The other night, I watched a documentary called Jiro Dreams of Sushi (you can watch it on Prime). It had been on my list for a long while, and I stumbled across again while in just the right mood, alone in the living room early on a Wednesday evening. I love it when the happens.
It was quite beautiful, and Jiro, like many other masters of their craft, is quite an interesting fellow to follow around. The first half is wonderful, and there’s so much good wisdom and information to pull out. But I’d say as you get to about two-thirds of the way through – if you start to get bored, just turn it off. Because odds are, you will continue to be bored.
Here are some of the quotes I pulled as I was watching:
“A great chef has the five following attributes:
1. They take their work very seriously and consistently perform on the highest level. 2. They aspire to improve their skills. 3. Cleanliness. If the restaurant doesn’t feel clean, the food isn’t going to taste good. 4. Impatience. They are better leaders than collaborators. They are stubborn and insist on having it their way. 5. A great chef is passionate.”
– Food critic
“The difference between Jiro today and Hiro 40 years ago is that eh stopped smoking. Besides that, nothing has changed.”
– Food critic
“I hated it at first [when I first started training at 19]. I wanted to run away for two years.”
– Jiro’s eldest son
“I fell in love with my work and gave my life to it.”
“Always strive to elevate your craft. That’s what [Jiro] taught me.”
The other day, I watched a movie called Booksmart. It was hilarious, and energetic, and vibrant – too wild of a ride for me at times – but a truly great film about friendship and self trying new things.
I walked away from that movie, as I often do, with a sense of jealousy or longing for the relationship captured on screen. Whether that be friendship or romantic, I sort of have an issue with falling in love with the people or dynamics in movies.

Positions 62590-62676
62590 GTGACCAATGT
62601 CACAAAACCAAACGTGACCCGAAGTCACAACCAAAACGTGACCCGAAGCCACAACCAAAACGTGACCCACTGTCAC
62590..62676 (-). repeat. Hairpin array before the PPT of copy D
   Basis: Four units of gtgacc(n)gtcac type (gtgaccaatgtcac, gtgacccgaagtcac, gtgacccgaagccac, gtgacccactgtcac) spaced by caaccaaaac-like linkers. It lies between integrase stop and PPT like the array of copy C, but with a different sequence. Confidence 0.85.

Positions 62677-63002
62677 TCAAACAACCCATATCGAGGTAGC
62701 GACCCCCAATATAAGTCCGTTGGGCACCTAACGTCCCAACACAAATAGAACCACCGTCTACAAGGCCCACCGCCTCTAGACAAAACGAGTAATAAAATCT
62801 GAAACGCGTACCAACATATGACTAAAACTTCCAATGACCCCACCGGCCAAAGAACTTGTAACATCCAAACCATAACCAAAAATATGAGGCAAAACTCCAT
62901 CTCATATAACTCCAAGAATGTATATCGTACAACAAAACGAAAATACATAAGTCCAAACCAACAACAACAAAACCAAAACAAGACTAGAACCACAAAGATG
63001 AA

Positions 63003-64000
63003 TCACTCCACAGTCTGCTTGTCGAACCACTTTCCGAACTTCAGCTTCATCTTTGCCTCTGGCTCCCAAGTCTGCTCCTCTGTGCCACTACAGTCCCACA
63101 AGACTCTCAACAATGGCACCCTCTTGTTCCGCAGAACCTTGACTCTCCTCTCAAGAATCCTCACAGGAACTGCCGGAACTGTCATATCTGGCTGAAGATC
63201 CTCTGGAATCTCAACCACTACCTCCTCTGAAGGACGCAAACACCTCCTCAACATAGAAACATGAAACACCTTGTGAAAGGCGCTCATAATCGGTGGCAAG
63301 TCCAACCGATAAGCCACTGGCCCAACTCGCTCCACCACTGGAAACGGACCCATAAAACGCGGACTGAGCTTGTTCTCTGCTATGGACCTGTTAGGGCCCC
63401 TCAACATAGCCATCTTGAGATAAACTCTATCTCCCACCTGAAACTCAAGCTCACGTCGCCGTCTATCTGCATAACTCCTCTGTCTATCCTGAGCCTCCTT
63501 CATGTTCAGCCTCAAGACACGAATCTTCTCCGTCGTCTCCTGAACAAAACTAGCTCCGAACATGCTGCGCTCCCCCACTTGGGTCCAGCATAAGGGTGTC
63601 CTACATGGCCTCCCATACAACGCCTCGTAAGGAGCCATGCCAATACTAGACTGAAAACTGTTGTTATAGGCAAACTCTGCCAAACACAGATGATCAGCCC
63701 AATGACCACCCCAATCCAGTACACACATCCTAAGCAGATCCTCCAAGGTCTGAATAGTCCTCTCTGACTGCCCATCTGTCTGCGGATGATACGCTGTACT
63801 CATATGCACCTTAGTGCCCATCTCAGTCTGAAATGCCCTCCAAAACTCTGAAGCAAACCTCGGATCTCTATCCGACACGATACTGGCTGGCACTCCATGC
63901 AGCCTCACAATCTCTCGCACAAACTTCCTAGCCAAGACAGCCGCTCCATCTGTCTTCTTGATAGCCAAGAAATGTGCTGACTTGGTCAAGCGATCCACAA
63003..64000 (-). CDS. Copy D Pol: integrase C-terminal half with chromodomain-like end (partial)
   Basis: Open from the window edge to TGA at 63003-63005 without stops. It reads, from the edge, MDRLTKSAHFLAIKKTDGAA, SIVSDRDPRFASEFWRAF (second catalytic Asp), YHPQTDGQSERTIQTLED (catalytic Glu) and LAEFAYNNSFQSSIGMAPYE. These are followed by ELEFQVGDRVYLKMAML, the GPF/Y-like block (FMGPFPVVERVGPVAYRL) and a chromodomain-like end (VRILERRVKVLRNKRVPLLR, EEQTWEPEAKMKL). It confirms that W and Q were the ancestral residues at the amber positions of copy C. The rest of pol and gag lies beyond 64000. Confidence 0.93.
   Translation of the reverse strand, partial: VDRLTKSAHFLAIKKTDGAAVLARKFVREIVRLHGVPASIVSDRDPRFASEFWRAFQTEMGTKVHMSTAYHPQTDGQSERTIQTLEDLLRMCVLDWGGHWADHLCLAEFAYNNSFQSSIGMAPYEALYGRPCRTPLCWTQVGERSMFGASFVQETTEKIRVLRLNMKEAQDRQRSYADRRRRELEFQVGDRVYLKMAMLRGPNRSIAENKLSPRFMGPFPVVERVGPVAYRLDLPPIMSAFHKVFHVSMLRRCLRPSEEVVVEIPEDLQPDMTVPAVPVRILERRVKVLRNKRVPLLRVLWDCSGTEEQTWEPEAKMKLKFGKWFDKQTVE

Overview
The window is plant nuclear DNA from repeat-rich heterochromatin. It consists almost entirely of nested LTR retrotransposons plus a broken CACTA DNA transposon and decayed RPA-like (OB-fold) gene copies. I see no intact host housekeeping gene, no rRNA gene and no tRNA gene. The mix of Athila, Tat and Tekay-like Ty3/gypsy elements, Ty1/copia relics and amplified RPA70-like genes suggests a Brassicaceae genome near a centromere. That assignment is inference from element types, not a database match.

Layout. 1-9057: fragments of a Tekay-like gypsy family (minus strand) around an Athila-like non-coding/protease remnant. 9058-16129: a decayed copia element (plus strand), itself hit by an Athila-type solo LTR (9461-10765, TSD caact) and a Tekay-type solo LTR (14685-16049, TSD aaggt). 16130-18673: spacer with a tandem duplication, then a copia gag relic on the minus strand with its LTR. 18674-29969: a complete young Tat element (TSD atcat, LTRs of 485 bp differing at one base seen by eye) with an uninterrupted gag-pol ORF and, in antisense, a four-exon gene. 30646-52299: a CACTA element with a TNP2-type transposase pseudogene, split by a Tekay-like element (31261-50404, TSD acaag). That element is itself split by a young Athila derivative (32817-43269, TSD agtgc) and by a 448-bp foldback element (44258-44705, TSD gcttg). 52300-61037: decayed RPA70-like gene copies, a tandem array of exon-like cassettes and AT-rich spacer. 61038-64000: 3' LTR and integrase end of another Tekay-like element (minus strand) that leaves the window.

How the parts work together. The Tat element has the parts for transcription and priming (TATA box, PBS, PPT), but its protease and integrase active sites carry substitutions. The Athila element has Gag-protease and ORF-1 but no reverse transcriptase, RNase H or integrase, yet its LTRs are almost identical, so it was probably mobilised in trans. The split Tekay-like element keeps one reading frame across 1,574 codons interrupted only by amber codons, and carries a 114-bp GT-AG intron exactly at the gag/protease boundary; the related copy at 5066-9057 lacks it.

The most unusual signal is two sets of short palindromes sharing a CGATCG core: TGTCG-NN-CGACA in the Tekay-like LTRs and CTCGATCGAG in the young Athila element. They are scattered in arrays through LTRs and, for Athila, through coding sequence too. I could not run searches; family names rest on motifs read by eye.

That evening, in pondering all the many *cough* many movies I’ll *smaller cough* one day write an make, I wrote this in my notebook:
I want to make a movie / story that leaves you looking at your own life again, but now seeing the beauty in it – feeling contented. Not wishing for the ‘perfect’ friendship or relationship that was written, but rather feeling content in your own story.
While pushing the boundaries of melodramatic, this is a point I stand by. There are beautiful stories – rare though I think they are – that display beauty, while also instilling beauty. There is a character in a book that I cannot remember right now… that is described similarly: their beauty seems to radiate and lift up those around them, rather than outshining them. Movies that don’t just show how great life could be, but how great life is if you look for the beauty in it.
Tonight, I watched a new movie called Judas and the Black Messiah – a true story of Chicago chapter of the Black Panthers during the Civil Rights movement. It was very hard to watch. It was beautiful, and beautifully made, and all the harder because of it. The movie displays the hardship Black communities have been fighting against in the United States for generations, and focusses on the brutality of the mass Police response.